Here is yet another non-finance Book which I finished recently. This was one I picked up in my local Charity Shop and I originally intended to give it to my Brother because he is a huge Cricket Fan but I then discovered I had already bought him it for Xmas a few years ago !!
So I got stuck with the Book and decided that the best thing was perhaps to start reading it - because worse case I could just put it down and say “hmmmm, that’s way too Crickety for me…” - but the big surprise I found was that although it is obviously full of Cricket stuff, it is not too heavy on it and because I myself was clearly influenced a lot by my older Brother and I watched a lot of Cricket back in the late 1970s and the early 80s which was exactly the period when Ian Botham was first on the scene and then continued probably most of his career (and his notoriety !!).
I am not sure I remember all the Cricket Rules but I guess I know enough to have made this an enjoyable read. The bit that really surprised me was how I know all the names - so England Players like Gower, Gatting, Gooch, Boycott, Randall, Brearley, Dilly, Willis etc. etc. are well known to me and I can also recall the West Indies sides like Marshall, Richards, Lloyd, Garner, Holding, Roberts etc. but also a few of the Australian players like Lilley, Marsh and Border but I don’t remember those as well. I have no doubt that knowing many of these characters from the time greatly enhanced my enjoyment of the Book but if you are less up to speed on the Players of this time and the politics around the game then maybe this Book won’t be so good for you.
While I am on that subject a theme that runs through the Book is how Botham constantly was upsetting the MCC at Lords or whoever it was who ran the Sport and he often seemed to struggle with the England Selectors who were very elitist and if a Player said anything to question their often bizarre decisions then that Player would get fined or worst still, dropped from the England Team. Botham is clearly a bit of a ‘character’ and it was inevitable that he would often fall foul of the Cricket Establishment of the time and it’s clear that several of the Selectors held quite a grudge against him.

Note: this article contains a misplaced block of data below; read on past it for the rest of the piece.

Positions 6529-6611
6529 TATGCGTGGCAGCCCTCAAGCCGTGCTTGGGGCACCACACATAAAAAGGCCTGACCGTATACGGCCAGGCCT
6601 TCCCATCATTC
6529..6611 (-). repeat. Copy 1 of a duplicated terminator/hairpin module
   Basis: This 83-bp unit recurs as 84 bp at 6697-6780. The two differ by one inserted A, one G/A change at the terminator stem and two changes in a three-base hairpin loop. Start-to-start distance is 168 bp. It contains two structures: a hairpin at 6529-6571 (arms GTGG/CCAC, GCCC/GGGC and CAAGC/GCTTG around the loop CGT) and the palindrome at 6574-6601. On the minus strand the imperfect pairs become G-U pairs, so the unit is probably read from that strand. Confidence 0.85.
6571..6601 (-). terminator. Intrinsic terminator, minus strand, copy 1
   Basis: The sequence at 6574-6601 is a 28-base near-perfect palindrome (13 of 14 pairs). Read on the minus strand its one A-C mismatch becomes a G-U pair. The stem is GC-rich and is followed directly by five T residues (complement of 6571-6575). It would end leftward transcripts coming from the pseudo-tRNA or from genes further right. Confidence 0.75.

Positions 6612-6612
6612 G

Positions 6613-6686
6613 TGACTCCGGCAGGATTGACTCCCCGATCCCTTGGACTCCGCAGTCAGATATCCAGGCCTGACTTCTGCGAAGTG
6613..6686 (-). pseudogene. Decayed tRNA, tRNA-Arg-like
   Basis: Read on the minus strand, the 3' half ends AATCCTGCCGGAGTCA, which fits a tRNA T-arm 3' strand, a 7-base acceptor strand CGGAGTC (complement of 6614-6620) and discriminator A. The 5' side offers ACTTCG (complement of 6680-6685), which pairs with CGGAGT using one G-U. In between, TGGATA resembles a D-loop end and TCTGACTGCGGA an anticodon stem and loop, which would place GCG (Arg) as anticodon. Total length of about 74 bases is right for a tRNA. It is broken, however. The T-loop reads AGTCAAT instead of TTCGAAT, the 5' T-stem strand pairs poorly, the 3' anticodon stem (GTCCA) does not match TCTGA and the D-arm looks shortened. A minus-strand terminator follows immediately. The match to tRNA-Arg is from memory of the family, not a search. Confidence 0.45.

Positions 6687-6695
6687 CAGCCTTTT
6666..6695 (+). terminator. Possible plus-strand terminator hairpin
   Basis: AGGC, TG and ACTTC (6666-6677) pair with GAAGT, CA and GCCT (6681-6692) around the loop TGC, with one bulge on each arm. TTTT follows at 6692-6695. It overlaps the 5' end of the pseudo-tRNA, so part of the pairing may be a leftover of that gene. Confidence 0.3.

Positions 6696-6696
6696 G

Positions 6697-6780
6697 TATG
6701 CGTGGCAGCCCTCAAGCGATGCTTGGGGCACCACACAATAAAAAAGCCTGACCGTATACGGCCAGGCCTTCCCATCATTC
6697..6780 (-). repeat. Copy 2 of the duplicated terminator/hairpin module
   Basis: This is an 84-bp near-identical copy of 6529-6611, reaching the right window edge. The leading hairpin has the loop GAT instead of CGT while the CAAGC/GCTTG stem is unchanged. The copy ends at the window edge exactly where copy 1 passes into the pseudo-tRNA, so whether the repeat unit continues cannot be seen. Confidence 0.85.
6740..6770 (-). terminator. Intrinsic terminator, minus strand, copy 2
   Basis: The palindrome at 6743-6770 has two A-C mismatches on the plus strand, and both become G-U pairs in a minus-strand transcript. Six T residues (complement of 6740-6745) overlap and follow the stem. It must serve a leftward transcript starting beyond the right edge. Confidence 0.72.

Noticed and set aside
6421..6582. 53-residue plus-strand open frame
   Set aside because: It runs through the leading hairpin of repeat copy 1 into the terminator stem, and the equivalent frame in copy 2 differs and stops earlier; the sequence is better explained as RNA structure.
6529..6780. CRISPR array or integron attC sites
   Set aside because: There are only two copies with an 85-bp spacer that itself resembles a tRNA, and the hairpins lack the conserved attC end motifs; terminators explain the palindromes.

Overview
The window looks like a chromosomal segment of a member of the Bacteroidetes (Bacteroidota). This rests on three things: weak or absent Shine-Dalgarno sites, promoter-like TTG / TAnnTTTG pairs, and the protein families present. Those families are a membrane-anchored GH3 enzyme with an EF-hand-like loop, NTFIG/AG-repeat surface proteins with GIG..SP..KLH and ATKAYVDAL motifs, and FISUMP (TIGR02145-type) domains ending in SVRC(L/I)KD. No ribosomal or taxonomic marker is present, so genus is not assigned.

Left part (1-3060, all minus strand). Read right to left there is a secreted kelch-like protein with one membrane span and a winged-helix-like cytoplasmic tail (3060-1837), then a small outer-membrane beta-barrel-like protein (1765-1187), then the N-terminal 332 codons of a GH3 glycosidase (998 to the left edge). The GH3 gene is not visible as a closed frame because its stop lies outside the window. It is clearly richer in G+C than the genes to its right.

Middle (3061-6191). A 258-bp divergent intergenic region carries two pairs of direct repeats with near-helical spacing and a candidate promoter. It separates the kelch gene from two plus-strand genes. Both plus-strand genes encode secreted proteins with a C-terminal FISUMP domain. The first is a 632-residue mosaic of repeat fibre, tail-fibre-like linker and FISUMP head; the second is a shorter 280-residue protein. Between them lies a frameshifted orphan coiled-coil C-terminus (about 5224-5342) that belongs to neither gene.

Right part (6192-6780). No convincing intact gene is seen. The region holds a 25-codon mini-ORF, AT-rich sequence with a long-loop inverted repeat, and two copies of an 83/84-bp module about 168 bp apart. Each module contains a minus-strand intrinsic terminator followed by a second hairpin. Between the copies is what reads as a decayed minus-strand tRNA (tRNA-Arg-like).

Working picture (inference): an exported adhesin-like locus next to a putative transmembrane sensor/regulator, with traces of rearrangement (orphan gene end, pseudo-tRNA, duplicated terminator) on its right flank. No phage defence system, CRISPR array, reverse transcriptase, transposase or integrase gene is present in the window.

I remember Botham very well as a kid because he was exciting as a Player and although I hadn’t really appreciated this at the time, he was a Working Class Hero along the lines of James Hunt (who was actually quite posh I understand), Barry Sheene, George Best etc. It is pretty likely that a lot of Botham’s troubles with the Cricket Authorities were partly down to him coming from the wrong class but he was also a very difficult chap to handle no doubt. There is a telling bit in the Book about how he went about his game - his view was very much that his role was “entertainment” - it was not enough to just go out and play Cricket - he had to entertain the Crowd because that was what brought in Spectators and that’s what paid his wages. That is something else that comes over - I was shocked how little he was paid in the early days - especially playing County Cricket with Somerset he was always broke and had to do jobs like Building work to earn enough income.
Another thing I had not realised was that before Botham and Joel Garner and Viv Richards had come to play for Somerset, the County had never won anything in something like more than 100 years. This was turned around under the influence of such great Players and Somerset won a lot of Championships etc. until a new Board got all racist and kicked out Richards and Garner and Botham left along with them (he was and still is best mates with Viv Richards). This racism thing is a common theme which I suppose is how the 70s was really - things like the ‘Rebel’ Cricket Tours in South Africa which was frozen out of Global Cricket due to Sanctions against Apartheid and all sorts of problems when England toured the West Indies with certain Islands causing a fuss about particular England Players who had been to South Africa and stuff like that. Whatever you say about Botham he is no racist and he got particularly upset when a Newspaper or something accused him of being of that persuasion.